3. Great post Peter. I started my business for personal freedom and satisfaction. I also agree with Giulietta where I just wanted to escape the cubicle life and working for people who didn’t encourage or appreciate what I had to offer.

    1. Right on Tennille – thanks for visiting! 🙂

      I think it’s so crucial that working for/with the “right people” is a value of yours – I love that your original vision was all about freedom, satisfaction and moving in more positive circles.

      I hope you’re living all of those right now!

  4. Peter,
    Great post. I went into medicine because I had to. It was a calling I had even in childhood(really…I’ll show you my baby pictures). I did try really hard to avoid, though. It seemed to present too many obstacles. But there does come a time when you can chose to either fight the whole world or fight yourself. Trust me, fighting the whole world is easier.

    Once I submitted to my fate, I found that the person medicine called out of me was a really cool, grounded, wise and curious medicine woman who loved what she did and who she did it for. When the day came to chose a career path, I “knew” I couldn’t work “for” any entity that I didn’t create. I couldn’t shove the creativity, curiosity, and collaboration I felt working with patients into a 10 minute appointment. I wanted the time to go deep, to really listen, to know someone well enough to be of genuine help. At the time I was frequently called (and often called myself) “stubborn”, “idealistic,” and outright “deluded.”

    My delusion has been so successful, however, that the success perpetuates a demand to see more and more people in progressively less time. And now I have employees whose livelihoods depend on my success. Simply by insisting on being the kind of doctor I wanted to be, I’ve become “The Organization” I never wanted to work for.

    Then recently, I had the opportunity to go deep into a question that an on-line client asked me, using no overhead but my brain. Suddenly, it was there again…that elusive healing muse…the one that needs only time and a human being with a question. I was riveted as if it was the very first day I had introduced myself as “Doctor”.

    Just as a good relationship presents me the opportunity to fall in love with the same person repeatedly, so, it appears, does right livelihood. So I’m lucky enough to get to reinvent this luscious thing again.

    Thanks for keeping it real, Peter.

    Thanks for the reminder.

  5. In the beginning, I wanted to start a business in order to be financially free, and be able to start very personal art projects that would be free from any market/commercial production criteria.

    But as I was warming up to start some business projects, I found I couldn’t focus on doing just one single thing.

    Ideas were fighting each others; that chaos was not practical to get things started.

    So you’d have found me making just one thing and nothing more.
    Example: one blog post posted, other unfinished articles were suffering from a halt and haunting abandoned folders on the hard drive… amongst a cemetry of other project grave folders that took hours of search, thinking and planning…

    I was still planning to do the cleaning of unstarted project files, but was still hoping they’d start someday soon, as soon as I’d have finished some other searches about another project that would have started as soon as possible… too.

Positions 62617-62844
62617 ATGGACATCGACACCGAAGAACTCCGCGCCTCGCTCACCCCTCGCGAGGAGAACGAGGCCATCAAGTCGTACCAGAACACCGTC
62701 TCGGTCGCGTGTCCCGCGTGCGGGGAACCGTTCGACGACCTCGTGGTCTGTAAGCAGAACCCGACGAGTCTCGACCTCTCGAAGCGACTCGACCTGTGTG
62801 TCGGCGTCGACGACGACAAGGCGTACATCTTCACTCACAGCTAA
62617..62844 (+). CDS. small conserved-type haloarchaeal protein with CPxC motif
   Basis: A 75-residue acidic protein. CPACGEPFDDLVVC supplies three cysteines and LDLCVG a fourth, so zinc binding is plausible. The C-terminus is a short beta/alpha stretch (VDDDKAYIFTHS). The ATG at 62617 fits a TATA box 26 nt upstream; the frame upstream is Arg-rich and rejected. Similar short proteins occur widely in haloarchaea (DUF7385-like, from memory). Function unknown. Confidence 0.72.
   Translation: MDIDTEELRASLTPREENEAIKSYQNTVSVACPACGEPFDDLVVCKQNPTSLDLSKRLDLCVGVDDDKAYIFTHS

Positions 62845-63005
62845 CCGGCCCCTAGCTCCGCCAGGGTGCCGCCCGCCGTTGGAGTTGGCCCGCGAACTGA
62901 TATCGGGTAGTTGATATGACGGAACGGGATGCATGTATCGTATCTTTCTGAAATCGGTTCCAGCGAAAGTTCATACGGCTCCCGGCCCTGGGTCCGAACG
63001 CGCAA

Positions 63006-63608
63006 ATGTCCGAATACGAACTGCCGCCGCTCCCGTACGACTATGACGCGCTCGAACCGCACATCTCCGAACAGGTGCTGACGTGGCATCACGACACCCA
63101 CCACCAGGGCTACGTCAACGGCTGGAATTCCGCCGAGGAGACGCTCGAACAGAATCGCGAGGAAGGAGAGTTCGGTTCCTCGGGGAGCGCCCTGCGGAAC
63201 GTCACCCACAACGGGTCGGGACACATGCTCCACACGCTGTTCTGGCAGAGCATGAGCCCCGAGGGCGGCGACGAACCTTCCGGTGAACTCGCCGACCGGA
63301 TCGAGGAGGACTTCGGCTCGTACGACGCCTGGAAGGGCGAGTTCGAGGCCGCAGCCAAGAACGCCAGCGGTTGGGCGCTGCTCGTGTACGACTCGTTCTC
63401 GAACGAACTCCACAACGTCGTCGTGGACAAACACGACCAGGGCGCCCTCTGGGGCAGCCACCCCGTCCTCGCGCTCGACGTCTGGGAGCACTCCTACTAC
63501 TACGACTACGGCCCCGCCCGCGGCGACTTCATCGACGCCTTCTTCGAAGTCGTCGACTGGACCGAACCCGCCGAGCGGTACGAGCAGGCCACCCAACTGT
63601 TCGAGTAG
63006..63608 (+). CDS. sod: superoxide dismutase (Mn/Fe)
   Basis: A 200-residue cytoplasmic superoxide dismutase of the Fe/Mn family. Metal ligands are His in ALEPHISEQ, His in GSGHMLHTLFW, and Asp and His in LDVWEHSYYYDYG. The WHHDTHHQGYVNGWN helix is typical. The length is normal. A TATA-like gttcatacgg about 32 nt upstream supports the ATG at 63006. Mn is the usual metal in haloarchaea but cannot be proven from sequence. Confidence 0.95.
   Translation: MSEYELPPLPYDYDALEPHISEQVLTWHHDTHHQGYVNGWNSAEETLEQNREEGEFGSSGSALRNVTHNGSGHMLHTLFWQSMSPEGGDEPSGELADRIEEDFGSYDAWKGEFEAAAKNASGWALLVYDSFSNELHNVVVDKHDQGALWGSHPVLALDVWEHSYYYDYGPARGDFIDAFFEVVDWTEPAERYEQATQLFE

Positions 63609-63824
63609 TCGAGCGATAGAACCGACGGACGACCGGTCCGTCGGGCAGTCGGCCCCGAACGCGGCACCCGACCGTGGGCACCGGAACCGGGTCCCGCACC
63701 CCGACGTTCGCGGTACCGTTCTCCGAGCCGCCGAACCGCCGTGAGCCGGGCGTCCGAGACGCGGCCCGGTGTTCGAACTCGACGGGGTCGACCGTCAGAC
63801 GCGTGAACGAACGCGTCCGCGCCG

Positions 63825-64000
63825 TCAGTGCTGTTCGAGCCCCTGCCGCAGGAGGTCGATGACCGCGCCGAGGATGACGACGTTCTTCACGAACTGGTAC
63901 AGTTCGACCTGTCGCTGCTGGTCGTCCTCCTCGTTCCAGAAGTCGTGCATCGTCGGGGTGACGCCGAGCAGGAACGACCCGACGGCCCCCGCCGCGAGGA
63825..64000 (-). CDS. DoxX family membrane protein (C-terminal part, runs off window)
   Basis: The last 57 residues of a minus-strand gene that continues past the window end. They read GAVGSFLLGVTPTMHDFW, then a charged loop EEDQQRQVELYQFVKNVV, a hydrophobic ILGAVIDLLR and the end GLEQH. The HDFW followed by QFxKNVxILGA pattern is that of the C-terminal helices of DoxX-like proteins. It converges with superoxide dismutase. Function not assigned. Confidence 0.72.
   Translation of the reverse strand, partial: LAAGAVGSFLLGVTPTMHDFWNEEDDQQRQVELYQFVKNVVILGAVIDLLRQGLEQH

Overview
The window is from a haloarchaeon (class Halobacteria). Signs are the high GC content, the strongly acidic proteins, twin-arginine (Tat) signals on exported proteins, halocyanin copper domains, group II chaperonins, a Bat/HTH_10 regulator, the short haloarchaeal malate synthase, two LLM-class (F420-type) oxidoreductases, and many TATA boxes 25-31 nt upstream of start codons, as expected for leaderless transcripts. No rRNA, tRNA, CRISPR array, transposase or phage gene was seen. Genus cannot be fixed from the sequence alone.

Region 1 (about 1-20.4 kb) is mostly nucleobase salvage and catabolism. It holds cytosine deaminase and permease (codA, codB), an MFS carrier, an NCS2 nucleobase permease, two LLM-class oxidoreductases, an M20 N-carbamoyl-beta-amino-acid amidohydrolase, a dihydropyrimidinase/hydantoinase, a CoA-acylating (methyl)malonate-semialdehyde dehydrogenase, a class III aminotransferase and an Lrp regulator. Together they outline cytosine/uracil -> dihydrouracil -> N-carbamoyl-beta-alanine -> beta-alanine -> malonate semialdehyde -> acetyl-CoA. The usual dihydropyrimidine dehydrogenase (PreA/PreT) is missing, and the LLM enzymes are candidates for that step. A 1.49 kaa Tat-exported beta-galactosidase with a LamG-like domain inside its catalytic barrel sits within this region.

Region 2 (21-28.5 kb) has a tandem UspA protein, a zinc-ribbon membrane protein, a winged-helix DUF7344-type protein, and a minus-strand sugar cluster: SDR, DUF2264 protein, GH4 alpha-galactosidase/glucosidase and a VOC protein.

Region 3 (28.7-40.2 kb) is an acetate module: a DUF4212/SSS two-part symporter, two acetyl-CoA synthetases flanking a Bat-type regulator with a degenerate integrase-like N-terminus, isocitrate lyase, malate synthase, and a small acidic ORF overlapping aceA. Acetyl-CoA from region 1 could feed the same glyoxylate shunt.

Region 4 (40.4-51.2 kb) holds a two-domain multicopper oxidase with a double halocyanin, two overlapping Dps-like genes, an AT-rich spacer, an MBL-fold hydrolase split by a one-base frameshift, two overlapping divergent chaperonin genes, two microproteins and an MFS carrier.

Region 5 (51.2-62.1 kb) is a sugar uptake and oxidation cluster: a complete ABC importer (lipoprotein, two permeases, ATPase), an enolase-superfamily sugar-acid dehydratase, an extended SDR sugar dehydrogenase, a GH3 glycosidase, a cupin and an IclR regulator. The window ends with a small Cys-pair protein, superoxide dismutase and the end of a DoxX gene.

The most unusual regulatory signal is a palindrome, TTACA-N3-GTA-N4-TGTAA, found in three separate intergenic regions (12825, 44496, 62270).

I saw that coaches and encouragers were talking about a business “clarification” step. I was thinking about it as simply taking the right décisions.

    Those décisions seem to be easy to think of when you’re writing your plans and todo lists, but once you’re into getting those great ideas done you quickly find that things aren’t flowing as smoothly as planned, because of X number of reasons (“learning curves” pops up down on the lower rightern corner of the screen, saying: wah hee! After that uppercut.)

    So in the first place I wanted to go from A to X, and found myself stuck at C!
    Once that C point became a whole big body of another you that you were fighting like a videogame boss, you discover that the only way to beat that invincible stubborn boss is by UNPLUGGING your Player1 joypad and insterting it in Player2 port (because you need to get out of your own box so that that other you doesn’t read your mind and anticipate your movements anymore)

    Only then were you able to hit that secret switch that opened up for a hole under that big other you and get rid of him/her for enough long time to rethink your heroic quest towards awesomeness. Whew that was close.

    So the process should be simple: grow big giants, wrestle with them until you find a way to unplug and let them fall in the void, wash and repeat.

    Those giants should become less fierce every time, and your endurance and experience may have grown bigger.

    That’s how i’m currently aiming for E, and the way towards X and Y is still far away, I would resurrect the Z’s giant once I gained everything that was possible to gain from all the other levels and bosses, equipped with the right skills/armor/weapons and any other secret bonuses 🙂

  6. Love the article and comments! I’m not necessarily in business, but I’m on my journey to becoming a stand-up comedian and writer! It’s something I’ve wanted to do since elementary school and I’m still overcoming fears and obstacles. I’ve since started a blog, performed a few times and am meeting really cool, interesting people.

    One of my newly found quotes tends to keep me motivated. “Never let the fear of failure outweigh the excitement of succeeding in your goals.” Sites, as this one, also makes the journey much more bearable.

    Happiness is a journey, not the destination, and that’s evident because “being happy” is a verb, which is an action, not a place!

    -Nate…feel free to checkout!